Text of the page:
Thursday, September 24, 2009

One of Your Own

While reading Medic7's latest post about a fellow medic turned drug addict, I was reminded of the difficulty of treating "one your own."

Not too long ago, we received a radio patch alerting us to an incoming ingestion.  I prepped a critical care bed, making sure we had monitor leads, and EKG ready, and intubation equipment just in case.  EMTs arrived a few minutes later with a middle-aged woman, trashing on the stretcher and muttering incoherently.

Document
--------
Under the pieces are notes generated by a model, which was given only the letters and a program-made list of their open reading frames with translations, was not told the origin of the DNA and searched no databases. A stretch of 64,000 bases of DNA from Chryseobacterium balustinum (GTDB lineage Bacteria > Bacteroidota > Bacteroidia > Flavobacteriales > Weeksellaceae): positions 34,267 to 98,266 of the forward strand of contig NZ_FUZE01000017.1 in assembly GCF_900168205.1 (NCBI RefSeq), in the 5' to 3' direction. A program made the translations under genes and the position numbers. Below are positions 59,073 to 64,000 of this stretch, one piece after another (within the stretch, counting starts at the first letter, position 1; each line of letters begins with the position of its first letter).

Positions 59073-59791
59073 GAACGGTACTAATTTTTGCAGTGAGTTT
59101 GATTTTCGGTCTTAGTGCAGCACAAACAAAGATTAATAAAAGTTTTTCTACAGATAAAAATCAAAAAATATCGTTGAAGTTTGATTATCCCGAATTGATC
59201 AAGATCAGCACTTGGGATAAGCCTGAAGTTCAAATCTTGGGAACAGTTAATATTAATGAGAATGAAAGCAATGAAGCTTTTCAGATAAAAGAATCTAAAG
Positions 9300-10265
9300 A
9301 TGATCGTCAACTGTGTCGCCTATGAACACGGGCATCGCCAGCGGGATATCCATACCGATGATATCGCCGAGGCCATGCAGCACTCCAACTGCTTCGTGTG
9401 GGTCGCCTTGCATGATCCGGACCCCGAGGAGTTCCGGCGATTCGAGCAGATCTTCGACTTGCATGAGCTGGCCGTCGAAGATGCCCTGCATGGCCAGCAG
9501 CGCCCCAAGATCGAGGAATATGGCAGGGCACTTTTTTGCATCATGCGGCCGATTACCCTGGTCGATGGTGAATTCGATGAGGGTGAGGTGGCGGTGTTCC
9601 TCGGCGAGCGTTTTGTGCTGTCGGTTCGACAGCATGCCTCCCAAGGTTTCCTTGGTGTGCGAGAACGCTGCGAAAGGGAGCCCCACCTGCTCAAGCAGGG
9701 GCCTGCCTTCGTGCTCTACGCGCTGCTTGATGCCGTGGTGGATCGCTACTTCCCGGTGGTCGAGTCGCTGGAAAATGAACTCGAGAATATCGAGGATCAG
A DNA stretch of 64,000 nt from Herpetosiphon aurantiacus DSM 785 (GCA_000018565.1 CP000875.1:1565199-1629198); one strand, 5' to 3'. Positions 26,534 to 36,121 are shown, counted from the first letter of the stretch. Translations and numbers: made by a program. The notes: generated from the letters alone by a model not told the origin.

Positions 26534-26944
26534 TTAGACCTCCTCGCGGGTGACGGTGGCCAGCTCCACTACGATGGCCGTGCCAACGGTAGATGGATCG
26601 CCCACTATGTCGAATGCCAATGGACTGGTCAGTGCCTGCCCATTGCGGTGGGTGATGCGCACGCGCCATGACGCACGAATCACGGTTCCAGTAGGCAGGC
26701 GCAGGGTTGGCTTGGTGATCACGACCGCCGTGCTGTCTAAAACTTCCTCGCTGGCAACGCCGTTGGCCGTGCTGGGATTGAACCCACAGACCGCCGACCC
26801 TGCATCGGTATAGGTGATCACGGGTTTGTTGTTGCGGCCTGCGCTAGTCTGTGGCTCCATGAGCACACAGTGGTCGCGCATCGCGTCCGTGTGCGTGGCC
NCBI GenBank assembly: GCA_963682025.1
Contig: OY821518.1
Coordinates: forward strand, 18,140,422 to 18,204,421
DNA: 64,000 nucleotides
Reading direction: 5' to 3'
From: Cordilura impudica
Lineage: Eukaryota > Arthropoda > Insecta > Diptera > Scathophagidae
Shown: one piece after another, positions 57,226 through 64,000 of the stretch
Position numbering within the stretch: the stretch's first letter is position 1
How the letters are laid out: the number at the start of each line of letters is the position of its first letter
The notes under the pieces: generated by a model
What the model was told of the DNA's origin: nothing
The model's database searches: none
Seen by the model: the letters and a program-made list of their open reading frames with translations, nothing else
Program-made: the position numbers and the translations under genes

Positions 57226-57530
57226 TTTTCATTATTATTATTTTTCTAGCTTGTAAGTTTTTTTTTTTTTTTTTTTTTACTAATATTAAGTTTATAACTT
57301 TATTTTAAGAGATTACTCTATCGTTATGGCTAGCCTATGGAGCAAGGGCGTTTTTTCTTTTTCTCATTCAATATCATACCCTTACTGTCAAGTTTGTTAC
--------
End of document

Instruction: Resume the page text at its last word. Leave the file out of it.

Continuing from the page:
Unlike most ingestions, however, she was wearing scrubs.  As we changed her into a gown, we found an ID badge from Another Hospital, where she worked as an RN.  

While the nurse tried to get blood and I connected the patient to the monitor, we listened as she cried about how busy her unit had been lately, and how she could no longer deal with the stress.  Knowing exactly what she was doing, she had taken a powerful combination of drugs, but thankfully had been found almost immediately.  Her stomach was pumped in the ER, and she was quickly admitted upstairs.

No suicide attempt is ever easy to deal with, but this one really hit home.


emt.dan said...

Its extremely hard when things hit home.

On a side note: Want that the basis of the pilot of ER?

Second Shift said...

You're right... I completely forgot about that